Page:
Catholic social teaching is not a set of policy prescriptions or an attempt to tell people how to vote. Rather, it is a mental framework through which we address challenging social problems in light of the Gospel.
Understanding and putting into practice Catholic social teaching (CST) is vital to addressing the challenges of creation stewardship without falling into environmental activism that today often mimics religious apocalypticism.
When people are putting a collection of plants in the middle of a room and confessing their ecological sins to them or declaring that they will have fewer or no children out of principle, something is going off the rails.
Pope Francis’ encyclical “Laudato Si’” speaks into this moment by integrating the need to care for both human persons and the environment through a re-presentation of CST he calls “integral ecology.”
Integral ecology is the framework we need to properly order the religious impulse (particularly among young people) in the environmental movement, while also respecting the dignity of the human person.
Religion in the guise of politics
The environmental debate once focused primarily on the need for oil companies and big business to curtail their waste and pollution. Now it has reached its logical conclusion: radical measures that seek to change the way people live their daily lives, and in particular their reproduction and consumption habits.
That change is based upon certain predictions about the world as we know it coming to an end in 12 years. To forestall this environmental catastrophe, we need to confess our ecological sins to mother earth, repent, and make all sorts of atonements. According to some, having babies, consuming meat and flying in planes all need to go.
We can write all of this off as crazy and ignore it, turn up the air conditioner and eat a big greasy burger. But what we really need to do instead is reframe the conversation and evangelize.
As it turns out, the environmentalists are often right; there are serious environmental crises that need to be addressed, including climate change, deforestation, the global competition for scarce natural resources, the lack of access to clean water and the pollution of the seas.
The question is, what principles and worldview are brought to bear on the problems? Will it be that which says “Save the planet — kill yourself,” and “Leave no trace,” or another that integrates the well-being of persons and care for our common home — “Leave the right trace”?
The promise of integral ecology
Entrepreneur Andreas Widmer, a professor at Catholic University of America, describes CST as a “mental model” for well-formed Catholics to bring to bear on the problems they encounter in the various societies in which they live.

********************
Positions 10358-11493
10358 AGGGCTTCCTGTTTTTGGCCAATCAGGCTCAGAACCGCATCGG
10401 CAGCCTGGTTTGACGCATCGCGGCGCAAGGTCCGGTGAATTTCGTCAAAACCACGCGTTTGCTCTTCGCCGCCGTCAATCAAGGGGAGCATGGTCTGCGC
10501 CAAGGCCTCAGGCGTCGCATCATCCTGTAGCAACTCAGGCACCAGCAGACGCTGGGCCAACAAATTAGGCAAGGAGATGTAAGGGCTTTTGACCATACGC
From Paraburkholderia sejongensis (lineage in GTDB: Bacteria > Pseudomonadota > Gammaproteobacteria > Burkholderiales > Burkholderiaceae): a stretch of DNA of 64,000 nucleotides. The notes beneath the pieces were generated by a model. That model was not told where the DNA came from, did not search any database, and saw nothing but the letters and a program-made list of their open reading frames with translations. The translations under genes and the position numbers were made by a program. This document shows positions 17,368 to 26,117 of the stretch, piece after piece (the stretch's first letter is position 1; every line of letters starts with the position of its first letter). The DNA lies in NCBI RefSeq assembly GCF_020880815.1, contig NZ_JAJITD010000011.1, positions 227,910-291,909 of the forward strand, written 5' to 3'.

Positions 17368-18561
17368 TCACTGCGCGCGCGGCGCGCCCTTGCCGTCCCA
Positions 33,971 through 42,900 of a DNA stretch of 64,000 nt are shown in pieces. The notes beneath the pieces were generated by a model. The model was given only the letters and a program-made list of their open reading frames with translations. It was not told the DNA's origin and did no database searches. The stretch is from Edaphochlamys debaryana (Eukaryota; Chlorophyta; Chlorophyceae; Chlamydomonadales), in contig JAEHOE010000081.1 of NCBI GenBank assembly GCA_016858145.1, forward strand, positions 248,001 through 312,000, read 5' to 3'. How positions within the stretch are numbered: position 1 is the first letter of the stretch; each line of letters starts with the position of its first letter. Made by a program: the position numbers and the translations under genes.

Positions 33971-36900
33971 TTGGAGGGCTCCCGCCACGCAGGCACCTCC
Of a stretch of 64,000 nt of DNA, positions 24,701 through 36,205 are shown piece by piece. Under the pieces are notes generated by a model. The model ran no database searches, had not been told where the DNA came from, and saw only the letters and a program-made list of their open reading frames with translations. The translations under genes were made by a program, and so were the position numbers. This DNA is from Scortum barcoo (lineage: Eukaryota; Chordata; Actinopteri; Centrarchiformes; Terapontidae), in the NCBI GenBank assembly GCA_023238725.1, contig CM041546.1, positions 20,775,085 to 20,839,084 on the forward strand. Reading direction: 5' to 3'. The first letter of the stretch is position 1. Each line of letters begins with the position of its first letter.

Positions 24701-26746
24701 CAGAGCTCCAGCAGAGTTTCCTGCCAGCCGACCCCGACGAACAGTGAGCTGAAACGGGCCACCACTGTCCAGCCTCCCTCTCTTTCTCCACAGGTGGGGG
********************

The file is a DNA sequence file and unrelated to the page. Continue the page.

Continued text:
Popes Francis and Benedict XVI have brought more clarity to this mental model by reframing it as “integral ecology.” The metaphor of an ecosystem highlights a) the importance of protecting life and promoting its flourishing as a foundational principle, and b) the connectedness and interdependence of persons with one another and the natural environment — our common home.
Every policy issue, from abortion to carbon emissions, is woven into the web of relationships or ecosystems in which we live. Pope Francis says in “Laudato Si’” that we “are not faced with two separate crises, one environmental and the other social, but rather one complex crisis which is both social and environmental.”
We would all do well to consider the public square something of a “political ecosystem,” acknowledging that no one issue stands or falls on its own.
For example, one cannot look at abortion in isolation from questions related to family stability and economic security. Immigration must be viewed through the lens of keeping families together. Stopping assisted suicide requires that we ensure access to health care for the poor, disabled and those in rural areas. And we can’t fight water pollution without connecting it to the false dominion we seek to impose on our bodies when we use copious amounts of contraceptive hormones.
As Pope Francis says, “everything is connected.”
Integral ecology, then, is the mental construct, or decoder glasses, from which we can think through our problems — namely, what God has revealed to us about our identity and our relationships, and our discernment regarding his providential ordering of creation.
We cannot fail to see the evangelical opportunities inherent in our predicament, especially with young people who expect their faith communities to be leaders on creation stewardship. We can and must speak into this evangelical moment and inspire others to get engaged on these questions — for the sake of the Gospel.
Adkins is executive director of the Minnesota Catholic Conference.
Deepen your understanding of integral ecology.
To learn more about how our human and natural environments are integrally connected, and how you can answer the call to care for all of creation, visit mncatholic.org/ourcommonhome.
There, you can download or place bulk orders of “Minnesota, Our Common Home,” a new educational resource produced by the Minnesota Catholic Conference. This document explores integral ecology and the key principles discussed in Pope Francis’ encyclical, “Laudato Si’,” and translates them into a local context.
Also, available soon, are small group study guides (and leader guides) for use in parishes, communities and other small group settings. This will allow you to examine, discuss and delve more deeply into the teachings of “Laudato Si’” and how to apply these principles to your life. You’ll also be able to order copies of an “Ecological Examen” to help you review your life in light of the ecological conversion to which “Laudato Si’” calls us.